Tabular Derivatives

  1. $h(x)=f(x)g(x) \implies h'(x)=f'(x)g(x)+g'(x)f(x)$ (product rule) $f'(5)=4\cdot -2+5 \cdot 3 =7$.

  2. Quotient Rule: $h(x)=\frac{f(x)}{g(x)} \implies h'(4)=\frac{f'(4)g(4)-g'(4)f(4)}{(g(4))^2} =- \frac{9}{9} = -1$.

  3. You are given that $f'(x)g(x)+g'(x)f(x)=7$ (product rule expansions). Solving for $g(3)$, we get $5g(3)+4\cdot 4=7 \implies g(3)=-\frac{9}{5}$ now we simply multiply: $5\cdot -\frac{9}{5}=-9$.

  4. $(g(f(x))) \big\rvert_1=g'(f(x))\cdot f'(x)\big\rvert_1= g'(2)\cdot f'(1)=-12$.

  5. Given the definition of inverse fractions, we can set up the following equation: $h(f(x))=x$. Now differentiating, we get $h'(f(x))\cdot f'(x)=1 \implies h'(2) \cdot-2=1 \implies h'(2)=-\frac{1}{2}$.

  6. $h'(2)=g'(f(2))\cdot f'(2) = -3 \cdot 6 =-18$.

  7. We can again set up an equation knowing the definition of composite functions: $h(g(x))=x$. Differentiating, we get $h'(g(1))\cdot g'(1)=1$ Solving, $h'(2)\cdot -3=1 \implies h'(2)=-\frac{1}{3}$.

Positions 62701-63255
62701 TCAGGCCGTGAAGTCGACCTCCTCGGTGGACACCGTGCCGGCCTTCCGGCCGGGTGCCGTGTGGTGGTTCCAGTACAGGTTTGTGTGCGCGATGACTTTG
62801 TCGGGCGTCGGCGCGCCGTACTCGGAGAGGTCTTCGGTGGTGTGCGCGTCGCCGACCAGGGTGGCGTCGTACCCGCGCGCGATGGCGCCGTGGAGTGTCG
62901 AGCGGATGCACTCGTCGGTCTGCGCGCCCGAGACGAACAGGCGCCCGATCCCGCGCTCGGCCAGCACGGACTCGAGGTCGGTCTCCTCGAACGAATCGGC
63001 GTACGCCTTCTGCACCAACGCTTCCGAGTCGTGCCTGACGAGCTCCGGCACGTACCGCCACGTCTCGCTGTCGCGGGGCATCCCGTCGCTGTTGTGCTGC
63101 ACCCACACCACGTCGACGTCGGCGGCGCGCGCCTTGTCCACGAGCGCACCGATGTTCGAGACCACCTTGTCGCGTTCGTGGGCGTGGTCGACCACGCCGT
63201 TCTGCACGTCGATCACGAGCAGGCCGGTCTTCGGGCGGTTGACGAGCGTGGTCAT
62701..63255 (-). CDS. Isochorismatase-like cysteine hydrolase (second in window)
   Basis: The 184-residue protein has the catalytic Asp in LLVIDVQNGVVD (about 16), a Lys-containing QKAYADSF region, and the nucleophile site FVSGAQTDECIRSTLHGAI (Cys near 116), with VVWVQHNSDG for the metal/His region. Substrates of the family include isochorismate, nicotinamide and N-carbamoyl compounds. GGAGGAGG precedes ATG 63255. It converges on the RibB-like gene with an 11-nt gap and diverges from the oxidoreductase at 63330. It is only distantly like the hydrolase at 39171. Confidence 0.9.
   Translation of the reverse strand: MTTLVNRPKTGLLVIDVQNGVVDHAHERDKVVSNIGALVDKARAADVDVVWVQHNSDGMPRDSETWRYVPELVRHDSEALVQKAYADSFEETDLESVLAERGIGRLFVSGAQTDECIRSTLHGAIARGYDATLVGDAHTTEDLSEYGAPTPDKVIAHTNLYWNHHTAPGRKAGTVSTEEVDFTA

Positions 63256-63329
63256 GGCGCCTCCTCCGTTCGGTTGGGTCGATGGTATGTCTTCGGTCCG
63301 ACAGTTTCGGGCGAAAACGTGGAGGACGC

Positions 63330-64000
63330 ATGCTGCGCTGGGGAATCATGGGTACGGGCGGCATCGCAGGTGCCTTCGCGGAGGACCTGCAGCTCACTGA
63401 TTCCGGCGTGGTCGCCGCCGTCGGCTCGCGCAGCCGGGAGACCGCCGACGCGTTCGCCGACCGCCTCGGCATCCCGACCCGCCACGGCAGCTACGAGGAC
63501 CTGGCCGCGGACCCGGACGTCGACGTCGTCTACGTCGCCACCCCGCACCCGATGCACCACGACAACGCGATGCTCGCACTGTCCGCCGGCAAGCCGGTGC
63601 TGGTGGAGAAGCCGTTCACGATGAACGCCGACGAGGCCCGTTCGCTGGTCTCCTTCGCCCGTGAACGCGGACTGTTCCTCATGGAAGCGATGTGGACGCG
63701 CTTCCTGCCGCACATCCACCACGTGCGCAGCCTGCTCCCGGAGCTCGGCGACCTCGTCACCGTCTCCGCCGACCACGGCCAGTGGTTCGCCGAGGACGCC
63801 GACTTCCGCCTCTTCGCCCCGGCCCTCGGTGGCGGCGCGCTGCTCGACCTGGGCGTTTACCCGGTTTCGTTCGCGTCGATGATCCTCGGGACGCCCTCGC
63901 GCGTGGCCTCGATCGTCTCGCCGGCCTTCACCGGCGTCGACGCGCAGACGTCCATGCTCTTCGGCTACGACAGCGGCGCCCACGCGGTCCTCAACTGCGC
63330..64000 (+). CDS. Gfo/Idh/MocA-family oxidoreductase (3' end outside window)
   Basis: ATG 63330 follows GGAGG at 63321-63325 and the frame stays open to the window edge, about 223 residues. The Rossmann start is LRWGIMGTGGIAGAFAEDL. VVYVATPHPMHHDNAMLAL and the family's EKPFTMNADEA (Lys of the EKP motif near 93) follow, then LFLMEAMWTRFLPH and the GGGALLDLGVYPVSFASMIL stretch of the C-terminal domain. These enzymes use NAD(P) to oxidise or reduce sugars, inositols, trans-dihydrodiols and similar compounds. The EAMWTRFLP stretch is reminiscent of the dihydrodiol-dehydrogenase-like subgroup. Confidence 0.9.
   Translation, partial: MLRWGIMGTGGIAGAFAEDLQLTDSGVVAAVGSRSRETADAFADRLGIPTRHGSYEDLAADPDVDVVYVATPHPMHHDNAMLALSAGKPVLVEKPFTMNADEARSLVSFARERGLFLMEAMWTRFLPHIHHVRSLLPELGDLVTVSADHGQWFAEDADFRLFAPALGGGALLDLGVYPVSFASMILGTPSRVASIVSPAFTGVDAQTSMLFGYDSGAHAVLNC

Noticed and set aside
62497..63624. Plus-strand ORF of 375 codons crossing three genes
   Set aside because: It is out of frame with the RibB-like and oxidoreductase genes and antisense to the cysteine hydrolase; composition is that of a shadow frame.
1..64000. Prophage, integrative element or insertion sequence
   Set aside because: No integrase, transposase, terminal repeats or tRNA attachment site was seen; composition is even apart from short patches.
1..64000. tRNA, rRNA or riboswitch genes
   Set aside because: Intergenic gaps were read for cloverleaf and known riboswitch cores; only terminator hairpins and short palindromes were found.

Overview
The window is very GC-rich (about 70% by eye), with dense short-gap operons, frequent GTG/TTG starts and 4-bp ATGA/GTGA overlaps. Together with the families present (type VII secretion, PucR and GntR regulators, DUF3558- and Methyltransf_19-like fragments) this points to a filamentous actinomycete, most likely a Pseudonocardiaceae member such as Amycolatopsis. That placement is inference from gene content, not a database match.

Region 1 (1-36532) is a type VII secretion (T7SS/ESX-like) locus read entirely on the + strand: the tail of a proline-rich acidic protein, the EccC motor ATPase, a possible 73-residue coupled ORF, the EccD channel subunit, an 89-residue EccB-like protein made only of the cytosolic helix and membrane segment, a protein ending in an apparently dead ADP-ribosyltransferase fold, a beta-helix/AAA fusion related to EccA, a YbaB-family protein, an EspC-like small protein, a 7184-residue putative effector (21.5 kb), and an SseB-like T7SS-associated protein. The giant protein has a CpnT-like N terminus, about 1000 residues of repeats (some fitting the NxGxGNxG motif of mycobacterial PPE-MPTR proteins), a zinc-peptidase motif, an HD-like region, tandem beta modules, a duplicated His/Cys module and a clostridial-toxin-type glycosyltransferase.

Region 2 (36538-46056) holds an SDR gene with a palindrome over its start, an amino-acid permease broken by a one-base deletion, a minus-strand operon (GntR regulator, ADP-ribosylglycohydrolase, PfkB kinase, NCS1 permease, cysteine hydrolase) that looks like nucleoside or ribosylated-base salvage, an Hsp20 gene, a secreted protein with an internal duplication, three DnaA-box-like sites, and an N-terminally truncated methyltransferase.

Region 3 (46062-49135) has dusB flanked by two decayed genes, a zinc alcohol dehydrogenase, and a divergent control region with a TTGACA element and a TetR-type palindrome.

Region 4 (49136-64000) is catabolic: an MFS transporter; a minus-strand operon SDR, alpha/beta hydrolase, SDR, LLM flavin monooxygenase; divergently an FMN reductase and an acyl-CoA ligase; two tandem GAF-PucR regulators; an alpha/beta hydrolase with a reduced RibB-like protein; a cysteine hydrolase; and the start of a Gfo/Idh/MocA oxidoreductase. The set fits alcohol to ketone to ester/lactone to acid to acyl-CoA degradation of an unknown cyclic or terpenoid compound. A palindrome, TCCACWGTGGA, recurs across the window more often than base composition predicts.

8. Look at all this algebra: $h(x)=\frac{(g(x^2))^2}{(x+2)f(x)} \implies$ $h'(x)=\frac{(2(g(x^2))\cdot g'(x^2)\cdot 2x)((x+2)f(x))-((f(x)+f'(x)(x+2))(g(x^2))^2)}{((x+2)f(x))^2} \implies$ $h'(2)=\frac{((2)(-2)(-3)(4)(4)(\frac{1}{4}))-(((\frac{1}{4})+(2)(4))(4))}{((4)(\frac{1}{4}))^2}=\frac{48-33}{1}=15$.

  9. To solve this, first differentiate what you're given: $\frac{d}{dx} (f(g(x^2))=x) = (f'(g(x^2))\cdot (g'(x^2)) \cdot 2x =1)$ From this, we get that $g'(x^2)=\frac{1}{f'(g(x^2))(2x)}$. Now, since we are solving for $g'(x^2)$, and since the $x$ is the same throughout, we will use $x=2$ ($2^2=4$). Plugging this in to the original function yields $f(g(x^2))=2 \implies f(g(4))=2 \implies g(4)=-1$. Now that we have all the values, we simply plug them in to our derivative function: $g'(4)=\frac{1}{f'(-1)(2\cdot2)} = \frac{1}{3\cdot4}=\frac{1}{12}$.